… on such a winter’s day…
Ok, not really winter. It was raining (again), which in these parts denotes NOT winter about as strongly as anything. Yay, liquid water!
But definitely not as summery as I’d like.
Still, I continue to sew hopefully, so today I plugged away with my gauze 70s tunic, trying not to mutter about how much I prefer nice, heavy coating fabrics. Cotton gauze and voile don’t rate too high on the scale of difficult fabrics, but you have to be so careful about the finishing, especially in white. Things I usually ignore, like how evenly I grade my seam allowances or whether my tail threads are getting eaten by the feed-dogs, stick out like a sore thumb.
Now, I was aiming for view C, the left-most on the pattern envelope. Since it was a sleeveless (essentially), un-fitted pattern (and I don’t know how McCall’s patterns fit me yet anyway), I omitted my usual swayback and petiting alterations. Instead, I opted for a square shoulder alteration, which I’ve been pondering on my last few tops.
And I’m quite happy with the results, although I should probably have lowered the neckline the same 1.5 cm I lowered the centre edge of the shoulders. I did that for the back neckline, but didn’t think to do it for the front. If I make this view again (which isn’t certain, as there’s lots of options) I’ll lower the whole neckline at least an inch, anyway.
After some consultation with mommy dearest, I did some seam-finishing experimentation and settled on the lazy stitcher’s French seams, which is where you serge the edge on your first pass, then press and encase the serged edge within the French seam for the second pass. Basically it adds the serger thread, but saves you the trimming stage. I pretty much blow at trimming seams evenly, so this let me get a much narrower French seam than otherwise, so despite the extra thread I end up with less bulk. Although my serger, despite being serviced just at Christmas, has tension issues when dealing with light-weight fabrics; there doesn’t seem to be any middle ground between ultra-loose and loopy and too-tight-and-ruffling. I’ve discovered that if I leave extra-long tails I can usually work the thread in so the thing lies evenly afterwards, but it’s a bit of a pain nonetheless.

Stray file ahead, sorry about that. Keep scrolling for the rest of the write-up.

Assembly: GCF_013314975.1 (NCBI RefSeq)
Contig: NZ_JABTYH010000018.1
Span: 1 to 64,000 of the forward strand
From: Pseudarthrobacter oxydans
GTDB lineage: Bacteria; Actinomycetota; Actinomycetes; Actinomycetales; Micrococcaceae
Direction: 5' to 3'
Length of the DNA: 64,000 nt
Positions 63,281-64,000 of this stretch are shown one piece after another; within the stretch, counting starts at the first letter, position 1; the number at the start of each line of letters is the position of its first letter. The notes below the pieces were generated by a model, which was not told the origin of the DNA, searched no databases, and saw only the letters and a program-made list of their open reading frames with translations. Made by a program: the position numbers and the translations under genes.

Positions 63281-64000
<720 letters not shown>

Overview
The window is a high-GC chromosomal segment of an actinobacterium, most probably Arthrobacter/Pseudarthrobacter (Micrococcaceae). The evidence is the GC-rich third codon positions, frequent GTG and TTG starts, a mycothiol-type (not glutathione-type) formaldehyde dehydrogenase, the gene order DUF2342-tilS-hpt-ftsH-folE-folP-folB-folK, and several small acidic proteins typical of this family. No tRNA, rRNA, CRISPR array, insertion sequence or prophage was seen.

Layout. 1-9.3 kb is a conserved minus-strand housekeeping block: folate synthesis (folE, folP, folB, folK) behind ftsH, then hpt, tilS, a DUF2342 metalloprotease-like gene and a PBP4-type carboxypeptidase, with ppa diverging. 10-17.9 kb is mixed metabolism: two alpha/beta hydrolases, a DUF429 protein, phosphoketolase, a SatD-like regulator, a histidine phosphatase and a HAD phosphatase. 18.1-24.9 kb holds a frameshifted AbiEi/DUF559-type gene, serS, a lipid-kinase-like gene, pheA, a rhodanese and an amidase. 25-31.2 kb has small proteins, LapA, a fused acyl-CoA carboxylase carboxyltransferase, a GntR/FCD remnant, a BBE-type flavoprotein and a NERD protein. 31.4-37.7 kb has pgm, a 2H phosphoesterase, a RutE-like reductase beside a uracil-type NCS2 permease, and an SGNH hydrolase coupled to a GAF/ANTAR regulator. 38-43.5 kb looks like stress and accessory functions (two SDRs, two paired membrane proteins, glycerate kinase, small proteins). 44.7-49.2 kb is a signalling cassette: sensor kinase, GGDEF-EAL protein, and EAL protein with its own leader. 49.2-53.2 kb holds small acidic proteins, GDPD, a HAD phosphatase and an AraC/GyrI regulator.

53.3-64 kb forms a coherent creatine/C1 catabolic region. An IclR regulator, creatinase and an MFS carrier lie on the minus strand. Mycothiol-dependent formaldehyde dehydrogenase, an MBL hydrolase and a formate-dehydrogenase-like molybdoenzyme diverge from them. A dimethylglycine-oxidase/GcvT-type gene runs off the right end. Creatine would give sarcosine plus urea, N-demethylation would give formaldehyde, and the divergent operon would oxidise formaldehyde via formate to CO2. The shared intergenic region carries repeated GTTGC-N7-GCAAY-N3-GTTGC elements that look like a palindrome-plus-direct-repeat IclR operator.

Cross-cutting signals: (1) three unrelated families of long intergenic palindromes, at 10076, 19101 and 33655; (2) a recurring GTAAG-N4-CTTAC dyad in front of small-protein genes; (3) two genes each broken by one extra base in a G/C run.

Yes, it’s time for a new serger. One with all the bells and whistles.
I was really, really scared of the sweetheart neckline. Mostly because I felt the fabrics were too light to interface or reinforce, other than stay-stitching. So I stay-stitched, and handled as little (and as carefully) as I could. It did wind out a smidge stretched out, but… decent. And mostly symmetrical, my other fear. Although I used the lining as my facing for the neckline, for the armscyes I bound with bias-tape made out of the voile, and pressed to the inside. I used my machine’s lone decorative topstitch (OK, the only one I like) to topstitch around the neck and the armscyes. Patty is making me very jealous with her decorative topstitching.
Aside from the shoulder alteration, the only other change I made was to add 13 cm (aka 5 inches, but I’m trying to be a good metric girl these days. The search for a metric gridded ruler continues, and I am consciously teaching my kids to sew in metric.), to the hem, bringing it from a blouse length to a tunic length. Somehow when I was thinking about this pattern, the outfit I conceived of was this tunic-almost-dress worn over cutoffs you almost can’t see are there. Voila. Although maybe for the full illusion I should’ve made the top a couple of inches longer still.
I’m quite satisfied with the fit—none of that bunching up behind my neck that I often get, so I presume the square-shoulder thing did its work. Other than that there’s not much to fit or not fit . Side-bust darts might improve the shape a bit, but aren’t actually necessary.
View C has a self-sash stitched in place at the centre front, and I even cut one out, but then I couldn’t resist trying it with my Japonesque fabric sash, and I love it, so I’m going to leave it changeable for now. We’ll see how it stays in place when I ever get a chance to actually wear it.
There’s a bit of the inevitable pregnant pouf that is going to accompany pretty much any take on this style, but this is a look I’m resigned to, as it’s pretty much my natural figure anyway.
This is “officially” my second piece for the Summer Essentials Sewalong. Now, excuse me while I go fantasize about hot, hot sun…*
*I think I should apologize about the amount I whine about the weather. I’m not sure if it’s human nature or a Canadian specialty, or just that I’m a wimp (I am a major weather wimp, especially about the cold). The weather we are getting right now is a kajillion times better than what I was complaining about in, say, March. So really I should STFU.